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Laurie Black, one of the highest-profile and most influential retailers in the U.S. beauty market, has decided to call it a career after 35 years with Nordstrom Inc.
This story first appeared in the March 19, 2013 issue of WWD. Subscribe Today.
Black, 53, will step down April 1 as executive vice president and general merchandise manager of cosmetics at Nordstrom. “We are sad that she is retiring, but we are happy that she is able to do it on her own terms,” said Pete Nordstrom, president of merchandising at Nordstrom.
Black is being succeeded by Gemma Lionello, a 25-year veteran of Nordstrom who is now the regional manager for the 22 stores in Nordstrom’s South region. She will assume her new role April 1.
Nordstrom has been Black’s career. She started as a salesperson in the hosiery department in 1978. “I’ve worked for Nordstrom for 35 years and haven’t done anything else,” she said Monday afternoon, adding, “I want to spend more time with my family, make some contributions in the community where I live [Seattle] and maybe work on some boards.”
Black moved through a series of buying and regional positions until being named vice president and corporate merchandise manager of the women’s specialized, accessories and gifts divisions in 1999. In 2001 she was named president of Nordstrom Rack, where she made her mark and laid the foundation for the division’s growth by demonstrating that the top-selling brands in the regular stores could also be the top sellers in the Rack units. In 2006, Black stepped into the large shoes in the beauty sector left by the respected Dale Cameron and took the business to new heights. According to the company, the cosmetics staff drove the division’s sales to a record $1 billion in sales for 2012. Industry sources rank Nordstrom among the top four prestige retailers.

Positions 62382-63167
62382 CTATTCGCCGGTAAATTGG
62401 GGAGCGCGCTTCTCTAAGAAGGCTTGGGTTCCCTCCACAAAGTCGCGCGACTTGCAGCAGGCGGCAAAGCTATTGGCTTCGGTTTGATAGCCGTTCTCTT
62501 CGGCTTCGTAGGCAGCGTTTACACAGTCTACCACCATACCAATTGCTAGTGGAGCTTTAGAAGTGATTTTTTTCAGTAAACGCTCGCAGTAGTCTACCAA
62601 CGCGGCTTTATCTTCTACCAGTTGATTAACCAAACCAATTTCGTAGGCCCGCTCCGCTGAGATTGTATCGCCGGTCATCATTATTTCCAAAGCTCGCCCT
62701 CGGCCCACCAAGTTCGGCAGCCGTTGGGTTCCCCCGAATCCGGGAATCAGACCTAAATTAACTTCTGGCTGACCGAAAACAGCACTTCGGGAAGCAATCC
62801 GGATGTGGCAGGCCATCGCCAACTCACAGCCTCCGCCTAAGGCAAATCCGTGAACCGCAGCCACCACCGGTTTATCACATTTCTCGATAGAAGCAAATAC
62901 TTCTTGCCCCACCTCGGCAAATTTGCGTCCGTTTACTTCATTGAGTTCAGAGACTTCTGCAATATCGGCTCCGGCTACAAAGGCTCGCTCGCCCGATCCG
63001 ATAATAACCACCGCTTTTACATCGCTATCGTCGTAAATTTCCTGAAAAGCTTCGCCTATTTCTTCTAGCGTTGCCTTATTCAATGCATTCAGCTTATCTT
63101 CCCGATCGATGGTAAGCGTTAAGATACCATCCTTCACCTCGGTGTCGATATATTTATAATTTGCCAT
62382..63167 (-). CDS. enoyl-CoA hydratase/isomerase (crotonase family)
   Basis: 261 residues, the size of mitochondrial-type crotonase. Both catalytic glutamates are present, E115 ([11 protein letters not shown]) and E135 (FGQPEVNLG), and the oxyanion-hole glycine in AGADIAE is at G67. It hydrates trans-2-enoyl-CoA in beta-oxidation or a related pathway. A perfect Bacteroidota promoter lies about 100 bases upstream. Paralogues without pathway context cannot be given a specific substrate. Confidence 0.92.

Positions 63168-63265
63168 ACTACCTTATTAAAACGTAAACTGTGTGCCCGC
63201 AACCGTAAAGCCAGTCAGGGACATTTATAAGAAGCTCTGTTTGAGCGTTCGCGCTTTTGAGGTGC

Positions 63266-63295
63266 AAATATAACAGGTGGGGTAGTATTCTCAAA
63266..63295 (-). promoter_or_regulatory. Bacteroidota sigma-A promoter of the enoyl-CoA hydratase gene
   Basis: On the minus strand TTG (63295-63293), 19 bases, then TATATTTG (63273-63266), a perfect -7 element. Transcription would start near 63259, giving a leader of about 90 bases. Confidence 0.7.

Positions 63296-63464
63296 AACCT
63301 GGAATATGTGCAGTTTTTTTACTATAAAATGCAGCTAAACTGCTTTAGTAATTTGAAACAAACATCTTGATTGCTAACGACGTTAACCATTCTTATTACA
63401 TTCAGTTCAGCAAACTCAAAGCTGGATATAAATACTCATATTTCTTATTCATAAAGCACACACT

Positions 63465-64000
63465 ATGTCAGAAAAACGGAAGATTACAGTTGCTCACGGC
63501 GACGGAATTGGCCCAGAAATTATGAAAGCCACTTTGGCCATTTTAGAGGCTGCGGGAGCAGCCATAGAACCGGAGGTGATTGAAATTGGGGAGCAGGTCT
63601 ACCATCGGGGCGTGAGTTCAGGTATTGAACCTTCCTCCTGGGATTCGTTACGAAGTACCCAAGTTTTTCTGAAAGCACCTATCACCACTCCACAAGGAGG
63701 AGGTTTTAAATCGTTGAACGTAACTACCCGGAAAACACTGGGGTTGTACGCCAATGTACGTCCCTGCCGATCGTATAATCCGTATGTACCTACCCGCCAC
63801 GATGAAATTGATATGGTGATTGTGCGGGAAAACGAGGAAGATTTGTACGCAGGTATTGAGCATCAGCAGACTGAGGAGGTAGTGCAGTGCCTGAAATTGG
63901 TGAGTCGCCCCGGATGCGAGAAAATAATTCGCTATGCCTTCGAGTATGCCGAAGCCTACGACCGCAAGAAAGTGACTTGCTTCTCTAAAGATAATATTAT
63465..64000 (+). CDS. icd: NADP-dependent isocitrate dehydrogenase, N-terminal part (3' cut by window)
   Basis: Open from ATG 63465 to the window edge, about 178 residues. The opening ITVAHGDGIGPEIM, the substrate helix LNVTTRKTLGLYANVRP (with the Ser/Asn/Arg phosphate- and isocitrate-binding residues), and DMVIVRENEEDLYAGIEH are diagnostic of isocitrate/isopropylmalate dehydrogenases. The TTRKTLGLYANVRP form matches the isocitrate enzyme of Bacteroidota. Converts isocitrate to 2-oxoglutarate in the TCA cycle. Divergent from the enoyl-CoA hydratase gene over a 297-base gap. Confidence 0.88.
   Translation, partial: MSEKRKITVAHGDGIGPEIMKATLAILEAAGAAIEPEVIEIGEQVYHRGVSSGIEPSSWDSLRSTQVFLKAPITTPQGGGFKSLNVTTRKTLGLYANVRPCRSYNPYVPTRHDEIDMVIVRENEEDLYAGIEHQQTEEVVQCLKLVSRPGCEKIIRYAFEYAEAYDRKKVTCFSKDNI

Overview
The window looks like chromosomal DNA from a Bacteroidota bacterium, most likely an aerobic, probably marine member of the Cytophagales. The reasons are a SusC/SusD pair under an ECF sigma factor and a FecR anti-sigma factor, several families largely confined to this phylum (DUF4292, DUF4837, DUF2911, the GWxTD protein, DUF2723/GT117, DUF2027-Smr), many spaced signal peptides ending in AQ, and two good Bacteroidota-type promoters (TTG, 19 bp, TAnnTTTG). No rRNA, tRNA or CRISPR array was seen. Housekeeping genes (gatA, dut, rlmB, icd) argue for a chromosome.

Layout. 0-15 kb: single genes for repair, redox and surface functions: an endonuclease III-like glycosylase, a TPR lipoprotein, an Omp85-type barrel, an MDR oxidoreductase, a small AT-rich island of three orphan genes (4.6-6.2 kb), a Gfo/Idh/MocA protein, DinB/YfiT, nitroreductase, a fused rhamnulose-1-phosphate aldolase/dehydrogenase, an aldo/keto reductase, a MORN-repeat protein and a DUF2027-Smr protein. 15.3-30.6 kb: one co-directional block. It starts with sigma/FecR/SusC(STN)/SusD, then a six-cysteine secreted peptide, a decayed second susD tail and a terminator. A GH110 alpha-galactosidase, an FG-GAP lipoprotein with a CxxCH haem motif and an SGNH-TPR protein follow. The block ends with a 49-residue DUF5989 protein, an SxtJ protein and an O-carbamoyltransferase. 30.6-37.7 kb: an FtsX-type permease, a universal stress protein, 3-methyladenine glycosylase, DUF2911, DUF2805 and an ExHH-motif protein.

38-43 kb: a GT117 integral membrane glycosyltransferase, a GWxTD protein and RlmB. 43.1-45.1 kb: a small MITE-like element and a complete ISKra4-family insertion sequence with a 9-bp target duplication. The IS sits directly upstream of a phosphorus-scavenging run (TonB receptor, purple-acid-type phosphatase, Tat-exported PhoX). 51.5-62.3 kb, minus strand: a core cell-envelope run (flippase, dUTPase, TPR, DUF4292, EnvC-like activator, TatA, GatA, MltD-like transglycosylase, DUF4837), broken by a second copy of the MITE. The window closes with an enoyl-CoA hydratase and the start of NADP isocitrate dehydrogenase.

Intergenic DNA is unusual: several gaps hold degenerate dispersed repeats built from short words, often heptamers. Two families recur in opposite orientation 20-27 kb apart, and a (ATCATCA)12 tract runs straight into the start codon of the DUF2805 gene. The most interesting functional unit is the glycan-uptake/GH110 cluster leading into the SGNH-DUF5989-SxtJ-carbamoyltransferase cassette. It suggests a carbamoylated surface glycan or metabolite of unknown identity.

Of her successor, Lionello, Black said, “She’s a doer; she makes things happen,” adding, “We want to be the go-to place for prestige beauty, and she is that person.”
As for Black, Pete Nordstrom described her as a “change agent” who skillfully managed to successfully work with two generations of the Nordstrom family while navigating a period of intense growth in the industry. One of Black’s main contributions, he said, was her ability to innovate and make changes in a vendor-centric business while “making sure the experience was in the best interest of the customers. She was able to get the vendors to come along.” One industry executive noted that Black was an innovative merchant in aligning the process of the business in step with Nordstrom’s original hallmark of customer service.
One example of her “customer first” dictum was instituted two years ago when she cut back and focused the previously indiscriminate profusion of fragrance models on the selling floor. She also started targeting sampling programs using Facebook and Twitter.
Black described the changes as boiling down to a “focus on what the customer wants and what is right for the customer, not what we want to sell to the customer.”
“She followed an iconic merchant and did an outstanding job of transitioning Nordstrom into what it is now,” said John Demsey, a group president at the Estée Lauder Cos. Inc.